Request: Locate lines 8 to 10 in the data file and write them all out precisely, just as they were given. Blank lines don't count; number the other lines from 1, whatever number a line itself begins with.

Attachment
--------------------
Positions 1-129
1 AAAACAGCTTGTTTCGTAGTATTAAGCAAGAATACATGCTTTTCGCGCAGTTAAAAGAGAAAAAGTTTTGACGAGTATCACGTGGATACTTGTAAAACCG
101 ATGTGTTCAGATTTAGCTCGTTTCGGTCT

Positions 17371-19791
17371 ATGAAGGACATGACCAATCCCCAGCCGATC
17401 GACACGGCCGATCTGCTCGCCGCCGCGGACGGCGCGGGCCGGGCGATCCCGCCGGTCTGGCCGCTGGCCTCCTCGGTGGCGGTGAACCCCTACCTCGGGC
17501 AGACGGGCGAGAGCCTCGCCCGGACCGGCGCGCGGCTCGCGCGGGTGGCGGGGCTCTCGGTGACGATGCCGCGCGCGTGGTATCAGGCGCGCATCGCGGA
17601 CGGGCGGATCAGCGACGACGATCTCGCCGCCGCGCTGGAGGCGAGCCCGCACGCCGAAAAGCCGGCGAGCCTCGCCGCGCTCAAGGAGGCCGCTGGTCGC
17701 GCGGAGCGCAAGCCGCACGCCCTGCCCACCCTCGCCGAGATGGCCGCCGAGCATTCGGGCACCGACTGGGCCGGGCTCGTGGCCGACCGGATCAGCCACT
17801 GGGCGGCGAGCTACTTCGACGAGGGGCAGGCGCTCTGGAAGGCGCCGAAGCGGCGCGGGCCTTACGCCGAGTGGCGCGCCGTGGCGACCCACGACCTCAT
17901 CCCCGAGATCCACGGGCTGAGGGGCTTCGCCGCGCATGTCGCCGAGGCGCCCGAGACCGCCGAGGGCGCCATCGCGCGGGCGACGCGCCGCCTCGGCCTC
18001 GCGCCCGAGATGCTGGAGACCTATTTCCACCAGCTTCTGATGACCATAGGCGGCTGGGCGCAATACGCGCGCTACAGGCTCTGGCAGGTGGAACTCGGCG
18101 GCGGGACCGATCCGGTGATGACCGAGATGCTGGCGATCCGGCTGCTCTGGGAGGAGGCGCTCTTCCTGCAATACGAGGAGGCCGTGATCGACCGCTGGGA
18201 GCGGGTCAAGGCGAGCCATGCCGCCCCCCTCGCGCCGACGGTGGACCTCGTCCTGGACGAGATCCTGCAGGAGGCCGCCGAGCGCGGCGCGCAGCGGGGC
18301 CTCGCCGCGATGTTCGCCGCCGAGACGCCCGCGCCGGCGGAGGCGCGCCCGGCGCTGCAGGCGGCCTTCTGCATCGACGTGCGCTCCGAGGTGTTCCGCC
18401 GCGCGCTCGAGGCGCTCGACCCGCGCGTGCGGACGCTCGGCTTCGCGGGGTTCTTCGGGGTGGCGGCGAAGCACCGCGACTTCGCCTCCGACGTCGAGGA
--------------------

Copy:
17601 CGGGCGGATCAGCGACGACGATCTCGCCGCCGCGCTGGAGGCGAGCCCGCACGCCGAAAAGCCGGCGAGCCTCGCCGCGCTCAAGGAGGCCGCTGGTCGC
17701 GCGGAGCGCAAGCCGCACGCCCTGCCCACCCTCGCCGAGATGGCCGCCGAGCATTCGGGCACCGACTGGGCCGGGCTCGTGGCCGACCGGATCAGCCACT
17801 GGGCGGCGAGCTACTTCGACGAGGGGCAGGCGCTCTGGAAGGCGCCGAAGCGGCGCGGGCCTTACGCCGAGTGGCGCGCCGTGGCGACCCACGACCTCAT